Gravity is one of the most important forces in the universe. An object with mass in a gravitational field experiences a force known as weight.

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All objects with mass have a gravitational field around them. A gravitational field is where a mass experiences a force.

All matter has a gravitational field that attracts other objects. The more mass an object has, the greater its gravitational field will be. For example, the Earth has a greater gravitational field than the Moon because it has a much greater mass than the Moon. The Moon is attracted to the Earth because it is within the Earth’s gravitational field.

The formula that links mass and gravitational field strength is:

gravity force = mass × gravitational field strength (g)

This is when:

- gravity force is measured in newtons (N)
- mass is measured in kilograms (kg)
- gravitational field strength (g) is measured in newtons per kilogram (N/kg)

The Earth’s gravitational field strength (g) is 10 N/kg. This means that for each kg of mass, an object will experience 10 N of force.

Weight refers to the gravity force of planets and other bodies in the Universe, and the effect that this has on objects. It is important to remember that weight is not the same as mass - the weight of an object and its mass are directly proportional. This means that for a given gravitational field strength, the greater the mass of the object, the greater its weight.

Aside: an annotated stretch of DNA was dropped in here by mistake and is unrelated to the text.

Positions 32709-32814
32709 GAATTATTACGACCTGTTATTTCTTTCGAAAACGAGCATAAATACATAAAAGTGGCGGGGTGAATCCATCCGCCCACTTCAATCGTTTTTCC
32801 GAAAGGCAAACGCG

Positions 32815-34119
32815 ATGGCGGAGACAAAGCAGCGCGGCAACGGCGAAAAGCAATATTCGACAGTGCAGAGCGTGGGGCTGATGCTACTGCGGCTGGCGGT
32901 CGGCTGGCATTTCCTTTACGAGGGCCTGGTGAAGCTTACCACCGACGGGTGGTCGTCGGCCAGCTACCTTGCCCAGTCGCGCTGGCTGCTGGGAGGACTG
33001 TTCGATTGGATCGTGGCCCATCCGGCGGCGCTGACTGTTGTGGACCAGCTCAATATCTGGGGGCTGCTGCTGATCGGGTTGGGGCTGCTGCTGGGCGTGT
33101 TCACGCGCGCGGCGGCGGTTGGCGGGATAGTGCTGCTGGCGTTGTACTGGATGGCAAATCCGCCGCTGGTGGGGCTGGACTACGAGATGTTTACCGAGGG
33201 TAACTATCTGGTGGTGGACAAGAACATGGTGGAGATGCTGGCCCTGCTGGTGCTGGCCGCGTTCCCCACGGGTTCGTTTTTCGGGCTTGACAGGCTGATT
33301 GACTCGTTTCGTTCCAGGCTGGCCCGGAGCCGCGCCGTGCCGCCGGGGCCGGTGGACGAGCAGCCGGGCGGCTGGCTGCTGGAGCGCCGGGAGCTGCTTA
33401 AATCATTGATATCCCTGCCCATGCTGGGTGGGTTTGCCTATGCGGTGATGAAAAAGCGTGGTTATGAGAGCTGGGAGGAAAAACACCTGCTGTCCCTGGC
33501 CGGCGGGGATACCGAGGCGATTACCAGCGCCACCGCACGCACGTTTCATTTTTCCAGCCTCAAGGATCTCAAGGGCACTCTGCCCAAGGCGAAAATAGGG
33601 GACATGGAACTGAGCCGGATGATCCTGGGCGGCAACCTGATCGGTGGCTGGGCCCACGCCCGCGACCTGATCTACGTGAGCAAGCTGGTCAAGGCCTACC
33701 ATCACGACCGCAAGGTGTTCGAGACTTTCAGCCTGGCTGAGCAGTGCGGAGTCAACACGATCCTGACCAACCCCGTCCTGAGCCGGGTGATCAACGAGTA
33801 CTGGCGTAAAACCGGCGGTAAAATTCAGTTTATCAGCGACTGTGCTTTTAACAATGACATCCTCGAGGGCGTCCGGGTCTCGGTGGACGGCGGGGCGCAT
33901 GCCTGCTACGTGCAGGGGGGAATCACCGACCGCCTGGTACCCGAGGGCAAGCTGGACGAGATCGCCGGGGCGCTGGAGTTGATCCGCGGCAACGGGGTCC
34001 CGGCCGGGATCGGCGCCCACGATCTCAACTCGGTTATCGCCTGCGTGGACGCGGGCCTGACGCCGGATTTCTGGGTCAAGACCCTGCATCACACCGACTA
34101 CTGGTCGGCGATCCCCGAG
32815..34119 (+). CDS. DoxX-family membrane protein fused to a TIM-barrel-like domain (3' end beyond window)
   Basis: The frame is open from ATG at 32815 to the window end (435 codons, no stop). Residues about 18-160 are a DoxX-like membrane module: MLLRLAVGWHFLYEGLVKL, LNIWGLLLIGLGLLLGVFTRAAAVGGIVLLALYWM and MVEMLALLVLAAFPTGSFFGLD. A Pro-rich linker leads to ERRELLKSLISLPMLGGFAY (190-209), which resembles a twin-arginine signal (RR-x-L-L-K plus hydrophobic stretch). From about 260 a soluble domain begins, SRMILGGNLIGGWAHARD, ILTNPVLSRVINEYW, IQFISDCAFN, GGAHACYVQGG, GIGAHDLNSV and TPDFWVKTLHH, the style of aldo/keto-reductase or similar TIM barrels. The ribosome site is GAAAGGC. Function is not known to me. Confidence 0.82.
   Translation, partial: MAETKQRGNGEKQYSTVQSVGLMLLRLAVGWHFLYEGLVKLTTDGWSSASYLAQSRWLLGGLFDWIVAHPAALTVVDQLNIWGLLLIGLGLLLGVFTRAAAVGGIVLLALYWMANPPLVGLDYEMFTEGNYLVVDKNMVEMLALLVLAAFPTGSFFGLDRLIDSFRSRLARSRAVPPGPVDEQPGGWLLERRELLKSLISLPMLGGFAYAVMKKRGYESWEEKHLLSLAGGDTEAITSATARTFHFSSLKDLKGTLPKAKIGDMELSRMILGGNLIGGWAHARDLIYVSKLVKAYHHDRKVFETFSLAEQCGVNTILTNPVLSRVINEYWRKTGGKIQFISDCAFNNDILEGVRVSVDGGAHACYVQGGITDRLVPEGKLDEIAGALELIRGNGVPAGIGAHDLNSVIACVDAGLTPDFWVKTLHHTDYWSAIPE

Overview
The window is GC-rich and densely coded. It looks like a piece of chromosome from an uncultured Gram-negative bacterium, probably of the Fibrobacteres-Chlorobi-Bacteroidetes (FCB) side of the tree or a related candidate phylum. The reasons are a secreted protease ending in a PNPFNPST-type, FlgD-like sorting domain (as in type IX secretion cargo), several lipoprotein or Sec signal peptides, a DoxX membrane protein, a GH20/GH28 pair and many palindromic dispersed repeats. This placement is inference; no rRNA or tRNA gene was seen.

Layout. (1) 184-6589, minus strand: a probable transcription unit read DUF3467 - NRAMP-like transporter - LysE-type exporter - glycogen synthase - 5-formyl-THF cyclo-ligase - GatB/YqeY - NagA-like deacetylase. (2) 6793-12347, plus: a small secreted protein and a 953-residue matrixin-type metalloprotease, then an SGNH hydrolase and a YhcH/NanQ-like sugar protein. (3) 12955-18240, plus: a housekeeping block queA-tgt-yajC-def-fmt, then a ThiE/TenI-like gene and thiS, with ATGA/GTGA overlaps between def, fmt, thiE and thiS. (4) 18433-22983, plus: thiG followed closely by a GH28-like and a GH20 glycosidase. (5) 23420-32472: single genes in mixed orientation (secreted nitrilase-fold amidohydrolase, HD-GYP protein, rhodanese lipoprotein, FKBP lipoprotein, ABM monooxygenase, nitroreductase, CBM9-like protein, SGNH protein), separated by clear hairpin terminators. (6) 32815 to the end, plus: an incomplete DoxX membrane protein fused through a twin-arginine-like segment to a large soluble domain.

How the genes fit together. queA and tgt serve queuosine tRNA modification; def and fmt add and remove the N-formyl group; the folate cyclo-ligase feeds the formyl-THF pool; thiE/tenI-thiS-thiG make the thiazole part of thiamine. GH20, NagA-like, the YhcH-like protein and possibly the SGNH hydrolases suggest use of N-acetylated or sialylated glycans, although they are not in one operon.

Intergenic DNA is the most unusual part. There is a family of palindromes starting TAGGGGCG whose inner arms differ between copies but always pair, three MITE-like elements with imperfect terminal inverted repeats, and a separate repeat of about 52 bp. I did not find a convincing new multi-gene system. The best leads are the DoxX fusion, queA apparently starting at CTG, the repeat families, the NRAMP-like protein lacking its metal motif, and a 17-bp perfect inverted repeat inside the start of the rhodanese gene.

Weight is a non-contact force because gravity exerts its force through a field. An object does not need to be touching the Earth to have a weight. The weight of an object can be measured using a calibrated spring-balance, often called a Newton meter. Weight is also referred to as ‘gravity force’.

gravity force = mass × gravitational field strength (g)

This is when:

- gravity force (weight) is measured in newtons (N)
- mass is measured in kilograms (kg)
- gravitational field strength (g) is measured in newtons per kilogram (N/kg)

The equation can be rearranged to make mass the subject:

Calculate the gravity force (weight) of a skydiver with a mass 70 kg falling towards the Earth?

(Remember that gravitational field strength = 10 N/kg on Earth).

weight = mass × gravitational field strength

weight = 70 × 10

weight = 700 N

- Question
A team of astrophysicists sends a probe to Jupiter. The gravitational field strength of Jupiter is 27 N/kg, and the probe is 1200 kg. Calculate the gravity force (weight) of the probe on Jupiter.

weight = mass × gravitational field strength

weight = 1,200 × 27

weight = 32,400 N (or 32.4 kN)

The constant *g* can also be referred to as the acceleration due to gravity. An object falling towards the surface of a large body would have this acceleration. It is the largest acceleration that the falling object would experience in free fall.

resultant force = mass × acceleration due to gravity

This is when:

- resultant force is measured in newtons (N)
- mass is measured in kilograms (kg)
- acceleration due to gravity is measured in (m/s
^{2})

Acceleration due to gravity is 9.81 m/s^{2} on Earth but it is acceptable to use 10 m/s^{2} for calculations.